Email of the day on Modern Monetary Theory
Comment of the Day

September 14 2021

Commentary by Eoin Treacy

Email of the day on Modern Monetary Theory

Hope you are well in Dallas.

I have a question: why do you often mention that we have MMT in action right now?

MMT is not a policy adopted by government or central banks. They don’t “do mmt”

MMT is a theoretical framework that tries to explain how the monetary system works in a freely convertible and fiat currency system in which we have been living for 50 years now (and it explains it correctly to a large part in my opinion). it’s not the “policy ode making debt”. Isn’t it?

When you mention “MMT in action” you likely refer to the government demand for goods, services and the grant of subsidies / social securities payment / medicare /unemployment benefit to people etc. along with the debt issuance “to pay for” this spending. Finally the FED buying the government debt to “ease” the monetary conditions (the QE vs tapering).

But this is not “MMT”. Government spending has always existed and it is the second largest component of a country GDP (after “C” , private consumption). Look at the development of the US federal debt since the early 80es to the almost USD 28tn in 2021 / today. It does not matter who administered the country (super conservative or super liberal), they have all managed to expand the debt. And the market has always absorbed the “debt”. Have they been “doing MMT” for 40 years?

Thank you for your regular market updates... always appreciated

Eoin Treacy's view

Thank you for this email which I believe will be of interest to the Collective. I agree there is nothing “modern” about MMT. Governments have a natural proclivity to spend and the freedom of fiat currencies inevitably leads to high debt loads. In that regard, the sustainability of debt regimes has been on a downward trajectory for a long time and people have been worrying about it for just as long. The bigger question is whether anything has really changed?

Simultaneous monetary and fiscal stimulus outside of an urgent crisis is new. Even as recently as the 2018, the Federal Reserve was willing to raise rates and reduce money supply to counteract the inflationary potential for the deficit spending resulting to the Trump tax cuts. Until the pandemic the EU was still holding to its fiscal austerity, tight budget mantra.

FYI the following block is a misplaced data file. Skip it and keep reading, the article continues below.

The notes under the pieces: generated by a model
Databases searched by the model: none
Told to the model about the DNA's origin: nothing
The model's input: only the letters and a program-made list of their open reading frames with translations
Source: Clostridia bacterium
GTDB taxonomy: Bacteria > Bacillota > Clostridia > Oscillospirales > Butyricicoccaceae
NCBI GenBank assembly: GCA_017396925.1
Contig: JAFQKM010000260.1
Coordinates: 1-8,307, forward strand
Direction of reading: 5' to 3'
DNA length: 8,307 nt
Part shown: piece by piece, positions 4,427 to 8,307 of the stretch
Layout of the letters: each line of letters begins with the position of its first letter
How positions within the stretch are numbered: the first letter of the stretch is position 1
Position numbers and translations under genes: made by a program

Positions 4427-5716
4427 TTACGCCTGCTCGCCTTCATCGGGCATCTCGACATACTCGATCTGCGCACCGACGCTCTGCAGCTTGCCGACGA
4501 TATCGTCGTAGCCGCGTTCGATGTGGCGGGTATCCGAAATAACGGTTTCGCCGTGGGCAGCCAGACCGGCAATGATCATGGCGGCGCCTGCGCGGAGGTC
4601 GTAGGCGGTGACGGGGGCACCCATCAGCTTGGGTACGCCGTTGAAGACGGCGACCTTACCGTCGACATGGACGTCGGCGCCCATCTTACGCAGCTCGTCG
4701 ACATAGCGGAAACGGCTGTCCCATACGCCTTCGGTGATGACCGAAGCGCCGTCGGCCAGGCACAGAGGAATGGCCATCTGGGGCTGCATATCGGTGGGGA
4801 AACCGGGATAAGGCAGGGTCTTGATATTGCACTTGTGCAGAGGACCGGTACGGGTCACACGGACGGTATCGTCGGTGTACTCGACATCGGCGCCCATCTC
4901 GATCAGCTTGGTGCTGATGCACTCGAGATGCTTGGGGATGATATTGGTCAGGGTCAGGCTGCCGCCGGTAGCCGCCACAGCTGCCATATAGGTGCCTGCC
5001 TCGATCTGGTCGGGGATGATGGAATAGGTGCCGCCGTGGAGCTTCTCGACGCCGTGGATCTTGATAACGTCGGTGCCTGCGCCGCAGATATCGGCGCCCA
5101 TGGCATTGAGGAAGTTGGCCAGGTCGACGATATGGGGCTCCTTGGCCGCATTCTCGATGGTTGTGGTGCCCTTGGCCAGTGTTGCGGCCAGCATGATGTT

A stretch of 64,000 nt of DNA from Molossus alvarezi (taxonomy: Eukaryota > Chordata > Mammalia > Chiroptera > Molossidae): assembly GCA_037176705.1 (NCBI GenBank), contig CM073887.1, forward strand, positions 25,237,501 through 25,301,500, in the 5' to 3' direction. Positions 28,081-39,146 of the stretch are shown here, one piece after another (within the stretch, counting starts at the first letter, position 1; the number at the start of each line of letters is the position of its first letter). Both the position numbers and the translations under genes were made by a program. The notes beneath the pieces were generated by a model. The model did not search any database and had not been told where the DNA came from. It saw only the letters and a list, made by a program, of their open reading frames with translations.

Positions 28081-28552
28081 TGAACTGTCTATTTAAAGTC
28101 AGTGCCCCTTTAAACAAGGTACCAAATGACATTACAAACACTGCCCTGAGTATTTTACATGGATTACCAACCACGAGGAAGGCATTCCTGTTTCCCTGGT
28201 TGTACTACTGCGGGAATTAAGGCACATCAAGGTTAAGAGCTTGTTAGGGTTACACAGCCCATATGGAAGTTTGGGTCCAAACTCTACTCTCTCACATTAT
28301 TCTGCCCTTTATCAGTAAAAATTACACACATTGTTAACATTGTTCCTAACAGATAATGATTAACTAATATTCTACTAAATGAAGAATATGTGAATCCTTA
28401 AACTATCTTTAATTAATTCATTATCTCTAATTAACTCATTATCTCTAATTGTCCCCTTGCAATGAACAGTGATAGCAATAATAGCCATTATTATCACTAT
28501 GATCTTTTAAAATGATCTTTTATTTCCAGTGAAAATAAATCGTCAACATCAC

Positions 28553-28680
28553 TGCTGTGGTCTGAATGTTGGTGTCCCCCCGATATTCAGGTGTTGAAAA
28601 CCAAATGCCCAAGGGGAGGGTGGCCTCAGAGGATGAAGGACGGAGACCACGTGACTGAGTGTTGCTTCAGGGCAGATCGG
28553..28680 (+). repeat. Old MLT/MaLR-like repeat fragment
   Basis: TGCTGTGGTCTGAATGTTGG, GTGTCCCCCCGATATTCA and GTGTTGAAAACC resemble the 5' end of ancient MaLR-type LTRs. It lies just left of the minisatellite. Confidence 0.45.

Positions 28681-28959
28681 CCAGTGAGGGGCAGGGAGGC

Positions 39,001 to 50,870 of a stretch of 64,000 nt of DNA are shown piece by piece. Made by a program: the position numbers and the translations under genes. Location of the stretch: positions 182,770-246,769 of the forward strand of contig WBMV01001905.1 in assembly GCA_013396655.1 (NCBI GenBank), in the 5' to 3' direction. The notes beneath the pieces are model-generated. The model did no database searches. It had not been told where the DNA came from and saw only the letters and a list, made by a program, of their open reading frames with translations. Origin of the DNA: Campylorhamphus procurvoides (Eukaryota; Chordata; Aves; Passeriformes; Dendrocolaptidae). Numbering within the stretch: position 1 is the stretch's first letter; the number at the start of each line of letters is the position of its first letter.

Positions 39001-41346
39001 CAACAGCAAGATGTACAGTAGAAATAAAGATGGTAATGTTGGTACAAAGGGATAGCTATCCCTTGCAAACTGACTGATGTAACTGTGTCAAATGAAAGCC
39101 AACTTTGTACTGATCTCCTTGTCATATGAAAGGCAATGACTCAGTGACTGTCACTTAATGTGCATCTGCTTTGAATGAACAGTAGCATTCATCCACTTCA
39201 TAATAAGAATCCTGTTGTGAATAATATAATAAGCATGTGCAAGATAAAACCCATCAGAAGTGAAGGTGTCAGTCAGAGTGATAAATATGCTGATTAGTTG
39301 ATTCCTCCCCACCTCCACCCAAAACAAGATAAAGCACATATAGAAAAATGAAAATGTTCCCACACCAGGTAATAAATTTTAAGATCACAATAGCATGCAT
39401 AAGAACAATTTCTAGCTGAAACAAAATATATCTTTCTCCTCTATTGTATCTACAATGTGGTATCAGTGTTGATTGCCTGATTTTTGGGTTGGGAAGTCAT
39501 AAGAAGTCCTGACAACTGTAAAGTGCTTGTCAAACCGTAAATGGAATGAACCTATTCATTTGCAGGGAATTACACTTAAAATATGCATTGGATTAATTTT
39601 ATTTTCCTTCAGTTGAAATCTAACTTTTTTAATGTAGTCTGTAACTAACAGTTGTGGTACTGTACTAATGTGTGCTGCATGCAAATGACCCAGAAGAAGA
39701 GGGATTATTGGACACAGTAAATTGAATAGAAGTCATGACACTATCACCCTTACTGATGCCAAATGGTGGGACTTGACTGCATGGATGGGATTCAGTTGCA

Today, even emerging markets are engaging in quantitative easing. Central banks are talking about tapering but one has to question to what extent that is possible. Total debt has exploded on the upside over the last eighteen months. At the same time, every government in the world has a plan for building back better following the pandemic. Restive populations are in no mood to tolerate higher taxes and social programs are coming under funding pressures.

That’s a recipe for financial repression where inflationary pressures are allowed to run well ahead of interest rates. In the beginning of the cycle, it leads to an inflationary boom because companies regain pricing power. At the end, it leads to an inflationary bust because interest rates have to rise to re-instill confidence.

MMT is synonymous with the belief governments can spend as much as they like, on whatever they wish for as long as the want. I think they really believe they can continue to borrow and spend indefinitely. They do not fear inflation because most people who lived through their adult life dealing with the last one are dead. So, the conclusion is governments are proceeding on the belief that the MMT format you outlined above is possible without consequences.

At the same time central banks have given up trying to predict inflation. That’s a profound psychological change for as long as it lasts. They have changed from overreacting to inflationary signals to underreacting. That virtually ensures inflation is going to take off.

It does not happen all at once but in fits and starts, which eventually form a trend. That’s what we are seeing in real time in the commodity markets. Lumber surged and collapsed, now palladium is doing the same. Natural gas is on the upswing now and will eventually collapse too. Meanwhile, the increasing cost of compliance, the regulatory burden and transportation costs are all pushing up prices. The most important point is the point where prices tend to settle is higher than before the pandemic. New floors have been set.

That’s also likely to be a feature of inflationary figures. CPI will contract on a year over year basis between now and Q2 2022 because of the bulge in price gains immediately after the worst of the pandemic panic. However, the rate of change will likely settle at a higher plateau once these lumpy data points are ironed out.

Inflation versus a cocktail of spending and money printing are incompatible trends. That’s where the belief in the MMT’s benign influence will be tested but not until inflationary pressures are clearly obvious to everyone as not “transitory”.
From a market’s perspective we can continue to give the benefit of the doubt to stock market uptrends despite short-term weakness and mean reversion risk.

Gold is coming out the other side of its medium-term correction; albeit not nearly quickly enough to satisfy long suffering investors.

The mania in digital assets and nonfungible tokens is also likely to persist as long as the liquidity deluge persists.

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